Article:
Original Article | Published:

Genetic variants associated with colorectal brain metastases susceptibility and survival

The Pharmacogenomics Journal volume 17, pages 2935 (2017) | Download Citation

Abstract

Colorectal brain metastases (BM) are rare (1–2%) and a late-stage disease manifestation. Molecular mechanisms for BM development are not well understood. We tested whether variants within genes involved in overcoming the blood–brain barrier (BBB) are associated with BM susceptibility and survival in patients with BM. Germline single-nucleotide polymorphisms (SNPs, n=17) in seven genes (CXCR4, MMP9, ST6GALNAC5, ITGAV, ITGB1, ITGB3, KLF4) were analyzed from germline DNA in patients with resected BM (n=70) or no clinical evidence of BM after at least 24 months from diagnosis (control group, n=45). SNPs were evaluated for association with BM susceptibility and overall survival (OS) from BM diagnosis. ST6GALNAC5 rs17368584 and ITGB3 rs3809865 were significantly associated with BM susceptibility. In multivariable analysis adjusted for patient characteristics, KLF4 rs2236599, ITGAV rs10171481, ST6GALNAC5 rs1883778, CXCR4 rs2680880 and ITGB3 rs5918 were significant for OS. This study shows for the first time that variants within genes involved in breaching the BBB are associated with BM susceptibility and survival. These findings warrant further validation to develop better screening guidelines and to identify novel therapy targets for patients with BM.

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Acknowledgements

Stefan Stremitzer is a recipient of an Erwin Schrödinger fellowship of the Austrian Science Fund (J 3501-B13). Ana Sebio is a recipient of a Rio Hortega Research Grant from the Insituto de Salud Carlos III (CM11/00102). Sebastian Stintzing is supported by a postdoctoral fellowship from the German Cancer Aid (Mildred-Scheel Foundation). Martin D. Berger is supported by a grant from the Swiss Cancer League (BIL KLS-3334-02-2014). Peter Birner is supported by the Theodor Kery Stiftung. Heinz-Josef Lenz receives financial support by the P30CA014089 NIH grant, and the Daniel Butler Research Fund.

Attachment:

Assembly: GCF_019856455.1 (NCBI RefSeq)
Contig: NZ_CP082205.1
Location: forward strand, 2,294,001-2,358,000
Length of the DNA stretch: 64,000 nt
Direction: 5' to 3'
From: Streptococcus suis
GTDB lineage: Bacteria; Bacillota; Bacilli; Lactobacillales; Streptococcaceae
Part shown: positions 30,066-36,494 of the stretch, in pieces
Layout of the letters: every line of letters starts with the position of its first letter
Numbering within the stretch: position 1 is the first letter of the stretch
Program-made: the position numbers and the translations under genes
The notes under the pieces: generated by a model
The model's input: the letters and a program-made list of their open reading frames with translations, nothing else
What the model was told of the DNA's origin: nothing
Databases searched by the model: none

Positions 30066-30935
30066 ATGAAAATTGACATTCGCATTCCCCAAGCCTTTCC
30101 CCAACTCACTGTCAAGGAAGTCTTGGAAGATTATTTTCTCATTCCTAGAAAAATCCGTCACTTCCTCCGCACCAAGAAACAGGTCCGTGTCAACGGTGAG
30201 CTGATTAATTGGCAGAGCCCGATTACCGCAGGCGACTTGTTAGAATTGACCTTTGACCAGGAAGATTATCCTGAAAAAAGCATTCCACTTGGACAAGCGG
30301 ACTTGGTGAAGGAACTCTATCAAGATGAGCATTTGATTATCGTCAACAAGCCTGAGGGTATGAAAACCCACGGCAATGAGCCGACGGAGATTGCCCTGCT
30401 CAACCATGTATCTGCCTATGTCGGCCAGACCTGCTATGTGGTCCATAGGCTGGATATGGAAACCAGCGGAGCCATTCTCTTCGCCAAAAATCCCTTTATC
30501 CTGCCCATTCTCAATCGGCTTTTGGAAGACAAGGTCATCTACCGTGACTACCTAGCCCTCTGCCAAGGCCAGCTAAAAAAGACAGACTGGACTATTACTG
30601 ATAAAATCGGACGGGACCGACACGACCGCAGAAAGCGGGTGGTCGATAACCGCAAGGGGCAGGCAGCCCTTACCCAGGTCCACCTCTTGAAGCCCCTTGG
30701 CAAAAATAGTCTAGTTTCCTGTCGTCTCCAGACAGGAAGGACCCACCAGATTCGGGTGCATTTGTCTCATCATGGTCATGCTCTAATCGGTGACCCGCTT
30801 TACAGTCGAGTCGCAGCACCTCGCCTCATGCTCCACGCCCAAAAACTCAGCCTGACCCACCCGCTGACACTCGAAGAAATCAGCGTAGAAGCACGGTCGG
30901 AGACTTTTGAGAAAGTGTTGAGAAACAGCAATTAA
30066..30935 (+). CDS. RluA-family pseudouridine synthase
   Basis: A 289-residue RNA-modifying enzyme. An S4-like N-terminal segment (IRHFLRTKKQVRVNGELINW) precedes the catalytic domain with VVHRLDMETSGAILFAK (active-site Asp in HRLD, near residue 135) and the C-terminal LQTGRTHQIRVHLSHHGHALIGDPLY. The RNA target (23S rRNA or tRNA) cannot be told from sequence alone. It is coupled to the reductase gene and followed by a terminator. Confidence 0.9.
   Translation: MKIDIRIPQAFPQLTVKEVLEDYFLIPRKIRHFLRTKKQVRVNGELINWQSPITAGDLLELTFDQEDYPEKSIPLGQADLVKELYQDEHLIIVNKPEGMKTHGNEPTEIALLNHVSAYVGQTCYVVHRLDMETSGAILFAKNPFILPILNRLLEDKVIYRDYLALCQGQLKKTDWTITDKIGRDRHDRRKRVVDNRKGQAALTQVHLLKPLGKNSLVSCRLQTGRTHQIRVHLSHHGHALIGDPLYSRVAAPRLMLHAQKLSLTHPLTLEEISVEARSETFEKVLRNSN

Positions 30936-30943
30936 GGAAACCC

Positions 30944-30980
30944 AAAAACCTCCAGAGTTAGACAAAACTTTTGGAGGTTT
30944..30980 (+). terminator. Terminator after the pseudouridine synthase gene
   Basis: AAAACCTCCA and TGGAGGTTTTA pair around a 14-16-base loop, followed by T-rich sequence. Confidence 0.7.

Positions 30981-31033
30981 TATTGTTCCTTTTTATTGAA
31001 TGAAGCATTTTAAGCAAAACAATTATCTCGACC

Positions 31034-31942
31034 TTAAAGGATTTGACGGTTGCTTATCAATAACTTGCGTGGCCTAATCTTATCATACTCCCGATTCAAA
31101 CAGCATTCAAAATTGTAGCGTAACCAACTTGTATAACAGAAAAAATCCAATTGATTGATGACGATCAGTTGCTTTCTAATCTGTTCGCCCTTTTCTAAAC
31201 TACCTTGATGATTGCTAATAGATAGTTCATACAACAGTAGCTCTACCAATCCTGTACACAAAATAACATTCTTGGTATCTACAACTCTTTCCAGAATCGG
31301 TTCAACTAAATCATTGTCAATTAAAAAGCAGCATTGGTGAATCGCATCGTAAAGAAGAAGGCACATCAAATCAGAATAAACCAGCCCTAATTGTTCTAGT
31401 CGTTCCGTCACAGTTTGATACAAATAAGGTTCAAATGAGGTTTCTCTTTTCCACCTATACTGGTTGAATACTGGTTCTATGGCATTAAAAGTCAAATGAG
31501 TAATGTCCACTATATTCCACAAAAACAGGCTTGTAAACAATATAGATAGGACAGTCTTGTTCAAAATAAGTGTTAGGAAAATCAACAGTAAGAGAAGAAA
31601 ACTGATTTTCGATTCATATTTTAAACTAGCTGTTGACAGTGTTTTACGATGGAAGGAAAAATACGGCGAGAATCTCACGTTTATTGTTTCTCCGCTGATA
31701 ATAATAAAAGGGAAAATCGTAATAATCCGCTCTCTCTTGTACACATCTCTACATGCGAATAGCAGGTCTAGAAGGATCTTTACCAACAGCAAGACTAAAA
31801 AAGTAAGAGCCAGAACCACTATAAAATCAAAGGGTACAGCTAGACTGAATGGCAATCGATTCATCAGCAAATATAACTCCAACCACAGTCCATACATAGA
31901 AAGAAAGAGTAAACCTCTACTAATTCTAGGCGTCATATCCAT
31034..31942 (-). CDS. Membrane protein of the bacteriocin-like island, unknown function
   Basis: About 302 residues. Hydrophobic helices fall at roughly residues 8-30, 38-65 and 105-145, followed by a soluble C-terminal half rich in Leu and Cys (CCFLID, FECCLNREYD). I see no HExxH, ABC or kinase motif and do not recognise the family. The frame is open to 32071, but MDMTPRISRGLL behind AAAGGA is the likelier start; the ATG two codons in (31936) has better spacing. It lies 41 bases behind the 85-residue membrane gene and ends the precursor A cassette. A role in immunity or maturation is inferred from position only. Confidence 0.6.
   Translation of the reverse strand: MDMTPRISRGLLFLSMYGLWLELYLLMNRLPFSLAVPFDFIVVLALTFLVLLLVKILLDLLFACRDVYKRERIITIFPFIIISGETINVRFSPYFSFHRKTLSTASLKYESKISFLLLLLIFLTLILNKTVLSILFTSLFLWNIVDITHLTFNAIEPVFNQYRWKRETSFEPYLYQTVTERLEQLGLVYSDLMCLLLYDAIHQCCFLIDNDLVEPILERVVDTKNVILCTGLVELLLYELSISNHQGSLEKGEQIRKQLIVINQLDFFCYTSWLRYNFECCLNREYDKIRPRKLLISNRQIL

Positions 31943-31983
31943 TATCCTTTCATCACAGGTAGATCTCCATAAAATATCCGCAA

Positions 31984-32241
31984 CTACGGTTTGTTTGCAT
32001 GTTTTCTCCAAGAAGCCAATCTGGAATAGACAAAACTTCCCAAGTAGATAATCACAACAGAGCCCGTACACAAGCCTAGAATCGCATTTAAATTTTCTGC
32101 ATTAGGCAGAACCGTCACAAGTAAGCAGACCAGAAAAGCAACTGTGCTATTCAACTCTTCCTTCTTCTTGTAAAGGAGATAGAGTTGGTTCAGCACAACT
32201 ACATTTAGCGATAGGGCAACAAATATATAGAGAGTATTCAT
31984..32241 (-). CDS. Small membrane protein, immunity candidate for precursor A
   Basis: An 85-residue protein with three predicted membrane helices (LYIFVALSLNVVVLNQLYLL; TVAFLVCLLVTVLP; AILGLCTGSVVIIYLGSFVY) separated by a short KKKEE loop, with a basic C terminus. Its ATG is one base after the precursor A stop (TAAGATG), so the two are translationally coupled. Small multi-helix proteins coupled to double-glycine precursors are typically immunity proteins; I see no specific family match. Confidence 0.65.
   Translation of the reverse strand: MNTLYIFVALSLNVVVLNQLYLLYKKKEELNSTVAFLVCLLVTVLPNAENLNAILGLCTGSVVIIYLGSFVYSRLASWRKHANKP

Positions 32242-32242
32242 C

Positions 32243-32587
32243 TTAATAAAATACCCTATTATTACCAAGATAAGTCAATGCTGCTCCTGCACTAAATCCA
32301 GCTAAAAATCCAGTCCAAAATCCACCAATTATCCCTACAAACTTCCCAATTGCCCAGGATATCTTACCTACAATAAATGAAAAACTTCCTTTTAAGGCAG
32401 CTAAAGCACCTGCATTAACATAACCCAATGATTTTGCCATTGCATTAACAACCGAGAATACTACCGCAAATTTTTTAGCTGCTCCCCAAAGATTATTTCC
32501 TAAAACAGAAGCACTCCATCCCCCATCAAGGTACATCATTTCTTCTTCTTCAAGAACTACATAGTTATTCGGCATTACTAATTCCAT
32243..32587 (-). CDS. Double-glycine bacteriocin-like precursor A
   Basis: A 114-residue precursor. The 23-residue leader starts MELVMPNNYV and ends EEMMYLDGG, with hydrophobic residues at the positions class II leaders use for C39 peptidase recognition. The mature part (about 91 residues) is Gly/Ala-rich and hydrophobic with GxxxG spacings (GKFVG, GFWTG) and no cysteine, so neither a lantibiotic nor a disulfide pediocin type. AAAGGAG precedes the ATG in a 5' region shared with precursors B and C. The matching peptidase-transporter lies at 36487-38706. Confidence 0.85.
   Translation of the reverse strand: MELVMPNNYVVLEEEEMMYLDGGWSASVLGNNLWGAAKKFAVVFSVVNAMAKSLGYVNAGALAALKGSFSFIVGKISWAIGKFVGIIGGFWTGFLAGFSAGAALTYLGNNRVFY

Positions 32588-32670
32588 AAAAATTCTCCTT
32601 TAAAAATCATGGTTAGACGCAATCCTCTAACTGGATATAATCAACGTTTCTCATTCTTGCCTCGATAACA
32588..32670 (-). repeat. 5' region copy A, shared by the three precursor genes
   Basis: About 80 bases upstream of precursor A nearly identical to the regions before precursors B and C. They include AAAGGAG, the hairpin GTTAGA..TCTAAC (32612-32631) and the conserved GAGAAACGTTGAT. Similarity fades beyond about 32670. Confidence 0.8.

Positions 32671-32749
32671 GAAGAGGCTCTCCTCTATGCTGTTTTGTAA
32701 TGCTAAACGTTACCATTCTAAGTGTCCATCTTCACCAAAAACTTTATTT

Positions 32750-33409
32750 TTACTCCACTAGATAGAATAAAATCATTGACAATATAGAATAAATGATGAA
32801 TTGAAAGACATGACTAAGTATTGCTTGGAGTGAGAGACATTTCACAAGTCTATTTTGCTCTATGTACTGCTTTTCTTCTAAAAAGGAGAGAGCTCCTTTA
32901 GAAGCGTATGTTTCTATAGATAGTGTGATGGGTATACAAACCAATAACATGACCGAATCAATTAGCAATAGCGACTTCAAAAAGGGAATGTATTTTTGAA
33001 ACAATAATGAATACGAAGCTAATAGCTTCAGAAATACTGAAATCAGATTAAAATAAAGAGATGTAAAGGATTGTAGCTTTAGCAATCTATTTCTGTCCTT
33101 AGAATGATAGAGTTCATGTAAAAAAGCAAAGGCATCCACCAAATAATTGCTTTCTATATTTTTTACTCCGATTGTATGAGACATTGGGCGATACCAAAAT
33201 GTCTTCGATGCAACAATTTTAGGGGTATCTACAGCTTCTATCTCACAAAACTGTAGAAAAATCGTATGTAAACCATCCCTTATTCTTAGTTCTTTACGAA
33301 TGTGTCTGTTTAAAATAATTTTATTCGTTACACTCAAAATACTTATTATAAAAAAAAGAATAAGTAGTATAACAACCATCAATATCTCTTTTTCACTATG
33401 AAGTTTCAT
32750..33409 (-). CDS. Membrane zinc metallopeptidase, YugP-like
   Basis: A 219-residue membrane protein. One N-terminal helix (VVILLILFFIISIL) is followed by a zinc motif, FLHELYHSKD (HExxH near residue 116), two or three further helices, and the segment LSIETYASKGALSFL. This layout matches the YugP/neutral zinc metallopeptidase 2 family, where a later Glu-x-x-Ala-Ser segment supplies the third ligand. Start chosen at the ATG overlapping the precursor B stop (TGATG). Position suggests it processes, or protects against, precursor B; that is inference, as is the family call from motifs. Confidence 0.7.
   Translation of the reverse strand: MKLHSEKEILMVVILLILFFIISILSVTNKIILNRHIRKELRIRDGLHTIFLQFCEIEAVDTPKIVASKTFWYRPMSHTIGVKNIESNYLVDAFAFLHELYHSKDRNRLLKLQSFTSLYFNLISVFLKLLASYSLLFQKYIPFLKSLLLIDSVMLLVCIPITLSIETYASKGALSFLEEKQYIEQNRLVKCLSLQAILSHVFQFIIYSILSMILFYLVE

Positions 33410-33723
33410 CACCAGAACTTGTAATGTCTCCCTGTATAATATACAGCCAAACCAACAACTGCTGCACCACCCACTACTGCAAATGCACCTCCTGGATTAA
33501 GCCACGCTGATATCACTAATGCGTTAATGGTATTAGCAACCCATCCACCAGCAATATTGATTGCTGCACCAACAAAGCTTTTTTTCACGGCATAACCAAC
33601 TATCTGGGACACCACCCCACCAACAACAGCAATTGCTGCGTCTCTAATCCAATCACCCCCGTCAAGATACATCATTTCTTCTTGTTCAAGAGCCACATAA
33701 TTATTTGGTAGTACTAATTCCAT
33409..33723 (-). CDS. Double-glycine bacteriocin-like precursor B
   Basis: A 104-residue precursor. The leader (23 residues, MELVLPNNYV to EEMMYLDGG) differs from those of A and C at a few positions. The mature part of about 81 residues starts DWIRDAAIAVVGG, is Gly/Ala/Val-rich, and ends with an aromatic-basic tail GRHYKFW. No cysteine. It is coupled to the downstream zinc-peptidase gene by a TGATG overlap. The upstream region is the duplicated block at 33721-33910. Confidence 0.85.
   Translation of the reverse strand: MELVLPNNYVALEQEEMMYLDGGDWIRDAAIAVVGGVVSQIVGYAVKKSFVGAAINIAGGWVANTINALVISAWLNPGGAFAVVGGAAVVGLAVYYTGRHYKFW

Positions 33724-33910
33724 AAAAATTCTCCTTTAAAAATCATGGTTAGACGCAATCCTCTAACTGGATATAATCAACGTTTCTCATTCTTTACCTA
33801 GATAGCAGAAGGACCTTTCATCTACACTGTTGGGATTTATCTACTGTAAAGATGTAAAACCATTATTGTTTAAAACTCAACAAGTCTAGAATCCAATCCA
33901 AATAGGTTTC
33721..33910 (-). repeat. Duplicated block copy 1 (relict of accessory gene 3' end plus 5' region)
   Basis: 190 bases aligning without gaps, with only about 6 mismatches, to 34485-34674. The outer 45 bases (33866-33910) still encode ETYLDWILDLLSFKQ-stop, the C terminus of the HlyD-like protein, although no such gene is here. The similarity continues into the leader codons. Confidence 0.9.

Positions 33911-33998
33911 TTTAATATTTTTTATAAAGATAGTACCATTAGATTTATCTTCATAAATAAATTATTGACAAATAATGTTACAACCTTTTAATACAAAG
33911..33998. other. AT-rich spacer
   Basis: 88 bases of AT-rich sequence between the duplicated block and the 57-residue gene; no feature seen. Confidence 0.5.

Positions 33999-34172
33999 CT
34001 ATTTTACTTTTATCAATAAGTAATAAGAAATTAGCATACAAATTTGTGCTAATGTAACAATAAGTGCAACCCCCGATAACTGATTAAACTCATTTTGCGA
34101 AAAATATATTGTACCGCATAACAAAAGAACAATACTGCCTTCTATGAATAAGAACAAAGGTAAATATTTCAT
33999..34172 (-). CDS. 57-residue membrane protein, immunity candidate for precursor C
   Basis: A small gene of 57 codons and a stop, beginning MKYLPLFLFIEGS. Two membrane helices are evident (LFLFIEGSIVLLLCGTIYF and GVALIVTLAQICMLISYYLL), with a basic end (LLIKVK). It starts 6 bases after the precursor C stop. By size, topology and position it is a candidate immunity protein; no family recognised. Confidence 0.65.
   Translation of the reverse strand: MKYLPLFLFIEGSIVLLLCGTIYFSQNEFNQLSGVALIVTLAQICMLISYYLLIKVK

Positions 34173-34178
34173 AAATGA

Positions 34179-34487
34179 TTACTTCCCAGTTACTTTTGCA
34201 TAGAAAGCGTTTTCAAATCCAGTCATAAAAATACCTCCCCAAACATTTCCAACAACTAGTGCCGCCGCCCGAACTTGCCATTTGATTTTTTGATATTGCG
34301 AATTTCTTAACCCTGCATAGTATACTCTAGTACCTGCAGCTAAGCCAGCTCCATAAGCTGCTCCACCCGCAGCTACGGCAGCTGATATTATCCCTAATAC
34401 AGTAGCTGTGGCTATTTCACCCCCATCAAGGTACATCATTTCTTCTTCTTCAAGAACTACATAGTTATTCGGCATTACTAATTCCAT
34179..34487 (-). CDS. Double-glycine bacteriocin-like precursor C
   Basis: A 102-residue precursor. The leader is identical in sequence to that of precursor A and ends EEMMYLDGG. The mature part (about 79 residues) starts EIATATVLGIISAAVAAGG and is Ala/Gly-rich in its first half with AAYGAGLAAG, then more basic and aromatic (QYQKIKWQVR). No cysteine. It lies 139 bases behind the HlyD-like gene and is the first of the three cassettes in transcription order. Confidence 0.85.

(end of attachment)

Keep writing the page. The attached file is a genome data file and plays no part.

Author information

Affiliations

  1. Division of Medical Oncology, Norris Comprehensive Cancer Center, Keck School of Medicine, University of Southern California, Los Angeles, CA, USA

    • S Stremitzer
    • , N B Volz
    • , W Zhang
    • , S Stintzing
    • , Y Ning
    • , Y Sunakawa
    • , S Yamauchi
    • , A Sebio
    • , S Matsusaka
    • , S Okazaki
    • , D Hanna
    • , A Parekh
    • , A Mendez
    • , M D Berger
    • , R El-Khoueiry
    •  & H-J Lenz
  2. Department of Surgery, Medical University Vienna, Vienna, Austria

    • S Stremitzer
  3. Comprehensive Cancer Center Vienna, Medical University Vienna, Vienna, Austria

    • S Stremitzer
    • , A S Berghoff
    • , P Birner
    •  & M Preusser
  4. Clinical Institute of Neurology, Medical University Vienna, Vienna, Austria

    • A S Berghoff
  5. Department of Preventive Medicine, Norris Comprehensive Cancer Center, Keck School of Medicine, University of Southern California, Los Angeles, CA, USA

    • D Yang
  6. Department of Pathology, Medical University Vienna, Vienna, Austria

    • P Birner
  7. Department of Medicine I, Medical University Vienna, Vienna, Austria

    • M Preusser

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The authors declare no conflict of interest.

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Correspondence to H-J Lenz.

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DOI

https://doi.org/10.1038/tpj.2015.86

Supplementary Information accompanies the paper on the The Pharmacogenomics Journal website (http://www.nature.com/tpj)